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Arts and Entertainment Thursday, Nov. 8, 2018 3 years ago

'Shoplifters' teaches an important lesson about what we do for our loved ones

Director-writer Hirokazu Kore-eda transports audiences to a non-judgmental place in this tale of crime, family and love.

"Shoplifters" is a bittersweet story of a Japanese family who puts love above honor. It's an unconventional look at social mores taken from different perspectives and what constitutes happiness during difficult financial times.

In an unspecified Tokyo slum, the Shibata family breaks tradition to make ends meet. They shoplift. Patriarch, Osamu (Lily Franky), teaches his children the art of the steal, which provides their family with the basics in life. His wife, Nobuyo (Sakura Ando), works but keeps losing precious hours due to cutbacks. And older daughter, Aki (Mayu Matsuoka), has a job in the soft porn industry. 

One night Osamu and Nobuyo find a seemingly abandon child named Juri (Miyu Sasaki) who obviously has been physically abused. They take her home for dinner. Nobuyo insists that Juri should remain with them, citing that it's not a kidnapping if you don't demand a ransom. The entire family, including Grandma (Kirin Kiki), agree. In their disheveled and cramped apartment, Juri experiences the love and affection she has never known before. She also takes to shoplifting like a pro.

But when brother, Shota (Jyo Kairi), is apprehended while stealing, the authorities get involved and the Shibata family is, literally, torn apart. Secrets and lies are revealed which they've been harboring for years. Why doesn't Shota call Osamu "dad?" Why aren't the children in school? And what has happened to their missing grandmother?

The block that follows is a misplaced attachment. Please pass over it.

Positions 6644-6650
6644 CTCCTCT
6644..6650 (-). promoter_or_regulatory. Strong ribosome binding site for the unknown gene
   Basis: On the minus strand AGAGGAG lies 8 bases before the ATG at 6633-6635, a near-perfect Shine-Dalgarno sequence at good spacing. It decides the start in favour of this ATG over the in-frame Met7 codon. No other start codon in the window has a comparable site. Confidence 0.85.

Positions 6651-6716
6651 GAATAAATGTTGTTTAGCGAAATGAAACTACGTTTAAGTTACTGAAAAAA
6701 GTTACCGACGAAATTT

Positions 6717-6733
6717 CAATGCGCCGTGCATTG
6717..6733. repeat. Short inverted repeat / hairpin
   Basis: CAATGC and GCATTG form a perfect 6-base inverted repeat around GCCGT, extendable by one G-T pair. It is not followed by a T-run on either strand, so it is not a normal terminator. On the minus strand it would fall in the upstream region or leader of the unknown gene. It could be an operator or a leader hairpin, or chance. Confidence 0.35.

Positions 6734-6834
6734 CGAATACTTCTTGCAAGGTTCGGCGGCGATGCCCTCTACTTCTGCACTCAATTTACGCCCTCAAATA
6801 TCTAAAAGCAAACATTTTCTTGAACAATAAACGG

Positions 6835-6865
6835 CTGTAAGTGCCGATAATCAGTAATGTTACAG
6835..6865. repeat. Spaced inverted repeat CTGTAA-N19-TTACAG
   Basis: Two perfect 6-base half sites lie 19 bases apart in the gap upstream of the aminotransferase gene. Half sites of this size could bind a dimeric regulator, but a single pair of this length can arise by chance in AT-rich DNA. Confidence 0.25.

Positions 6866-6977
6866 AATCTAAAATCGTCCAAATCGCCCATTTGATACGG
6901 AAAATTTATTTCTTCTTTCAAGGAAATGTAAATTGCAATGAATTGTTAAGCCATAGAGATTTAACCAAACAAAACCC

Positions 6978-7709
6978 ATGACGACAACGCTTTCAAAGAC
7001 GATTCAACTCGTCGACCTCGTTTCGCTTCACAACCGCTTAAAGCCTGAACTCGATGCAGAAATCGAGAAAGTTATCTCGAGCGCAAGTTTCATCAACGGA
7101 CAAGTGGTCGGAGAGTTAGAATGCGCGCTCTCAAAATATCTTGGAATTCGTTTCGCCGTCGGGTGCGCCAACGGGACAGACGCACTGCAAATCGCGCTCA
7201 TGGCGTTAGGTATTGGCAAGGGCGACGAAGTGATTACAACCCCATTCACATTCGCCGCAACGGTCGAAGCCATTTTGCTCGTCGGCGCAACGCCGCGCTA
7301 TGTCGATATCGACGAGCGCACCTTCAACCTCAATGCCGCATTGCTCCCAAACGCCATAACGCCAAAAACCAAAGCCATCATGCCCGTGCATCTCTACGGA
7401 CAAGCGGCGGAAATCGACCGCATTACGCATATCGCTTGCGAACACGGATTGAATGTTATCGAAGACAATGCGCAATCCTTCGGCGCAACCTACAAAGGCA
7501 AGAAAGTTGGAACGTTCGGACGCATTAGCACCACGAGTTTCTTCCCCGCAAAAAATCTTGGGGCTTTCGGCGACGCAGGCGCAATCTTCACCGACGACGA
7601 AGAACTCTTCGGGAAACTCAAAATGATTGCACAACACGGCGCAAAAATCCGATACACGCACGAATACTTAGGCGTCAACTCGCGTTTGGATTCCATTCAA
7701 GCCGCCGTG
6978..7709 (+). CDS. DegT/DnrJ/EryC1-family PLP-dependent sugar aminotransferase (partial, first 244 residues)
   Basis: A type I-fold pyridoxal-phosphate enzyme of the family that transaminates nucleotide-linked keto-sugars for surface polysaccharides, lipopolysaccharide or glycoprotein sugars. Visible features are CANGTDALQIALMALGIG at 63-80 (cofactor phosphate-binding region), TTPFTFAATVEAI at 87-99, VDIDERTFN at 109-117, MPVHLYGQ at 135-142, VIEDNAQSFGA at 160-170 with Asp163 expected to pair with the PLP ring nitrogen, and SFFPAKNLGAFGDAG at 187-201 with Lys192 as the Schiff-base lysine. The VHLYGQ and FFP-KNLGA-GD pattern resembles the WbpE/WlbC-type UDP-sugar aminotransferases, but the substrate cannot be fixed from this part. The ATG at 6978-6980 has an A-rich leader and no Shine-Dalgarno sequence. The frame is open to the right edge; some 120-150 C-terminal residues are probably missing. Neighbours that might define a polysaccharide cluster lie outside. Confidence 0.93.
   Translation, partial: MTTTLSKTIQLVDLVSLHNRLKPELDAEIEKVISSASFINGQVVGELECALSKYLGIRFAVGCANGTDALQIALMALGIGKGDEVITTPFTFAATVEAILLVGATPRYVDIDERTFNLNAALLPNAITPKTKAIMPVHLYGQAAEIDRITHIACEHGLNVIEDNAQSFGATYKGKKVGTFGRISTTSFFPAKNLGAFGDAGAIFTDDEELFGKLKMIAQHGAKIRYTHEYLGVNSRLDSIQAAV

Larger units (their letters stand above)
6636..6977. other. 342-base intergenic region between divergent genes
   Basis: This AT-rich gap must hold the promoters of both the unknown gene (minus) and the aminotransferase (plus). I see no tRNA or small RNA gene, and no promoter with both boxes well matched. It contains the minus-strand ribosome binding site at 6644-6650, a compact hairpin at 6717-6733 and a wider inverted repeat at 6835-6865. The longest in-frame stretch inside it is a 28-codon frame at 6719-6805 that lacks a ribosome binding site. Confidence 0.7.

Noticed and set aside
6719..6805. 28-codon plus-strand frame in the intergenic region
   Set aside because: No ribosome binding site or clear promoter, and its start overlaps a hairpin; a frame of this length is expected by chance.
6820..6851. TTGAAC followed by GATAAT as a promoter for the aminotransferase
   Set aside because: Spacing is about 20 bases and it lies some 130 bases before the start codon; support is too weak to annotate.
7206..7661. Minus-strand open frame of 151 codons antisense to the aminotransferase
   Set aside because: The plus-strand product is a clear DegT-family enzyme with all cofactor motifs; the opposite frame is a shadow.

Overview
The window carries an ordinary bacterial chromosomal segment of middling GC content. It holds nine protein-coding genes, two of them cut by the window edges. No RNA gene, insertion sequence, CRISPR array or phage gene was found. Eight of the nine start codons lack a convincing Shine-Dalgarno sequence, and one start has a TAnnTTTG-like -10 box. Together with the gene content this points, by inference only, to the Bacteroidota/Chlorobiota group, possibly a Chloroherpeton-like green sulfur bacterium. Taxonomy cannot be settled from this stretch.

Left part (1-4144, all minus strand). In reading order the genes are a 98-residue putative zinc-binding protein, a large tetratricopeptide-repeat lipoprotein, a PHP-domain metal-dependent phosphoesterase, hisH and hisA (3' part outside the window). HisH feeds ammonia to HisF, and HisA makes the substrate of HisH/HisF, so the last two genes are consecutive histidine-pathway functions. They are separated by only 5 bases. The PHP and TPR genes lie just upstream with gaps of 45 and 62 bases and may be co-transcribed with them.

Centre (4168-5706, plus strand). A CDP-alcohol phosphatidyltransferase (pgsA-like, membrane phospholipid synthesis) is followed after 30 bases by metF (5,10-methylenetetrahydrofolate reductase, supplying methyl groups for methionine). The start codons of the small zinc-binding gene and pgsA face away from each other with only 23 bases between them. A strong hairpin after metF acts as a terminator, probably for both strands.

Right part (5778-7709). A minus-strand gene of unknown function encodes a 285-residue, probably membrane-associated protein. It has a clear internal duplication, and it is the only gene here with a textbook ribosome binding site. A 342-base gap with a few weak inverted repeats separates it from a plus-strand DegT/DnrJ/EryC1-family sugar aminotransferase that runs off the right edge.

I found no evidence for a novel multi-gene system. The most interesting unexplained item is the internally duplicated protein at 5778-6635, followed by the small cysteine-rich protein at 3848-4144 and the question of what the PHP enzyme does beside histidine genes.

Photo courtesy

Director-writer Hirokazu Kore-eda (who won the Palme d'Or at Cannes this year) manages to take his audience into a non-judgemental place when it comes to the crimes committed by the Shibatas. By emphasizing the importance of their unbridled love for one another playing down their criminal acts, we learn to love this kind and generous family. His film isn't laden with snazzy camerawork or catchy scoring because it need not be. Instead, he relies upon his amazing cast to simplistically convey his beautiful message.

"Shoplifters" is a social commentary on what a broken economic system can force individuals to do when in dire straits. Kore-eda questions, "What makes a family?" And observes that people belong to those who love them most.

"Shoplifters" was screened at this year's Sarasota Film Society's Cine-World Film Festival which presents the best in new foreign and independent cinema. It opens nationwide on November 23.

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